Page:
Rights groups on Friday urged leaders attending the Commonwealth Heads of Government Meeting (CHOGM) this month to pressure Rwanda to release dissidents and improve its grim record on freedom of expression.
The East African country, ruled by President Paul Kagame since the end of the 1994 genocide that killed some 800,000, mostly Tutsis, has often been criticized for rights abuses.
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“We express our grave concerns about the human rights situation in Rwanda as it prepares to host the meeting in June 2022,” 23 organizations, including Human Rights Watch (HRW) and Amnesty International, said in a joint statement.
Activists have called on the Commonwealth to insist that the Rwandan authorities “immediately drop the charges against and release all those currently detained solely for peacefully exercising their right to freedom of expression”.
Kigali should also “commit publicly and ensure that civil society and the media, including those in Rwanda, will be allowed to work freely and raise human rights issues without fear of reprisal during and after their participation. at CHOGM,” they added.
The biennial event was originally scheduled for 2020 before being pushed back twice due to the coronavirus outbreak.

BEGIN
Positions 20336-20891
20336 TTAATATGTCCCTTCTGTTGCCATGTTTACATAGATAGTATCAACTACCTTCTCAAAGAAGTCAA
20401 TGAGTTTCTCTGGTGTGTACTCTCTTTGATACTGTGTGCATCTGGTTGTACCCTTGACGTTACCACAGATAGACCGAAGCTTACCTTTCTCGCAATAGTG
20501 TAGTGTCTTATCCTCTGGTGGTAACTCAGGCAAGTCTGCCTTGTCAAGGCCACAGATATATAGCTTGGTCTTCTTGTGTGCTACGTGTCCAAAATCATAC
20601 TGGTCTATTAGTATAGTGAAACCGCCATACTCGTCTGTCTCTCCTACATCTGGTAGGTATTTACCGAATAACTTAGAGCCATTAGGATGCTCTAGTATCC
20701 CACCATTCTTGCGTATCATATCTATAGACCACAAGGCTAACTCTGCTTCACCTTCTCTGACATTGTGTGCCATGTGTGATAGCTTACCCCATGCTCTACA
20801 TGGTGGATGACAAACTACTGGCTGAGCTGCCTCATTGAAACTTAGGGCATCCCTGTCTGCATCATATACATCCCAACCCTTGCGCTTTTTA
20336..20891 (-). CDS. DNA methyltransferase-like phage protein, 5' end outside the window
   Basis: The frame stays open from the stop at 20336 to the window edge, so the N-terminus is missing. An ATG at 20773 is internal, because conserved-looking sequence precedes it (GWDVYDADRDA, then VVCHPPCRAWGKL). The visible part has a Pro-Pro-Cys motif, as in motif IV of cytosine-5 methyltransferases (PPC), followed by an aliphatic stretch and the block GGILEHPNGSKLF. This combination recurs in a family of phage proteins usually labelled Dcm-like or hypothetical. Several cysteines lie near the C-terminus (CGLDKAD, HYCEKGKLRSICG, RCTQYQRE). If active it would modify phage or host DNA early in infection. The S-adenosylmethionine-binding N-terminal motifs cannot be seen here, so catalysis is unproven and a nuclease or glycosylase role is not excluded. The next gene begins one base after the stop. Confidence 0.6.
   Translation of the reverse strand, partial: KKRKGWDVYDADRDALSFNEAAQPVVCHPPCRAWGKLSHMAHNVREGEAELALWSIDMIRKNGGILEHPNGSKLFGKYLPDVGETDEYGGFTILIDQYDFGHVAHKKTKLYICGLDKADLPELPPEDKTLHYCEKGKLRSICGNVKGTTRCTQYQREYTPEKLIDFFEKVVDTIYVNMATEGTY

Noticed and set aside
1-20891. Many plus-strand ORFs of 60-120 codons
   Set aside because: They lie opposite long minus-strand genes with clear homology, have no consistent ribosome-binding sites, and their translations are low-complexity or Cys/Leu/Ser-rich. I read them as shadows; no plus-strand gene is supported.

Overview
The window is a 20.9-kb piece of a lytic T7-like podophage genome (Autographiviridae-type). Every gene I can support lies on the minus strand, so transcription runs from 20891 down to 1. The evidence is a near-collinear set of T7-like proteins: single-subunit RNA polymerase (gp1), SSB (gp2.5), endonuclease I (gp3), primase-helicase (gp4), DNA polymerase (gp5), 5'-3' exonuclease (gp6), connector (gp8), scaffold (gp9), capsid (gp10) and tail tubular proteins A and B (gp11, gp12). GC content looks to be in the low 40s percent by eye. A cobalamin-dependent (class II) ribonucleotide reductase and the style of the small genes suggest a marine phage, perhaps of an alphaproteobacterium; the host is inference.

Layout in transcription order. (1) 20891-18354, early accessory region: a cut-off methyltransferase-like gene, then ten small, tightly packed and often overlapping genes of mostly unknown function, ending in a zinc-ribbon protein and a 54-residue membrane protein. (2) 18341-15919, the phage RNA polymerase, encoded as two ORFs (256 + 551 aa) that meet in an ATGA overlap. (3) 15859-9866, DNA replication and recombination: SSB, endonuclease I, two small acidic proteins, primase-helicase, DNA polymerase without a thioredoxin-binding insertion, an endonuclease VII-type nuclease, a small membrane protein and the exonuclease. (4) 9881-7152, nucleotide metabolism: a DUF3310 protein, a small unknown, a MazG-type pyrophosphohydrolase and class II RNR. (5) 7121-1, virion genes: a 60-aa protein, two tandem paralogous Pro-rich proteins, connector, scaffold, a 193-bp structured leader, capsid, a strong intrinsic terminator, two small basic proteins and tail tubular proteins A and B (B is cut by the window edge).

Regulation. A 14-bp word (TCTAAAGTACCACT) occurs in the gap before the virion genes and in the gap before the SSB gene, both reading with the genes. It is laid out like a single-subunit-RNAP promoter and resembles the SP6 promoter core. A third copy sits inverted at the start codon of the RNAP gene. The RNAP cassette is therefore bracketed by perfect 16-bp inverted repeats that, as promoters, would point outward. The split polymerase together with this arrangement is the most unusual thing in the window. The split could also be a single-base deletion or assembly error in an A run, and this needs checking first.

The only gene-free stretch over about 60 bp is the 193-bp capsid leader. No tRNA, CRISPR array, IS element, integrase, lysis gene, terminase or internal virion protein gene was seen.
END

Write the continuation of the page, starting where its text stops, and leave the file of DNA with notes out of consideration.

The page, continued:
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Activists also urged CHOGM participants to pressure Rwanda to allow an international investigation into high-profile cases involving rights abuses, including the death of gospel singer Kizito Mihogo.
His music was banned by Kagame’s government and he was found dead in his cell in February 2020, just days after he was caught fleeing the country.
Police say Mihigo, a Rwandan genocide survivor whose songs angered the government, killed himself by hanging himself from his cell window with sheets.
Asked about the activists’ claims, government spokeswoman Yolande Makolo said on Friday: “Rwanda is a proud member of the Commonwealth family.”
“Rwandans have been working around the clock to ensure preparation for CHOGM, and we look forward to welcoming leaders and delegates to our country,” she told AFP.
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In March last year, HRW expressed concern over a crackdown on people using YouTube or blogs to speak out on sometimes controversial issues in Rwanda.
HRW said at least eight people reporting or commenting on the news, including the impact of strict anti-Covid measures which had hit the poor hard, had been threatened, arrested or prosecuted.
The Commonwealth is made up mainly of former British colonies comprising 54 countries and 2.4 billion people.
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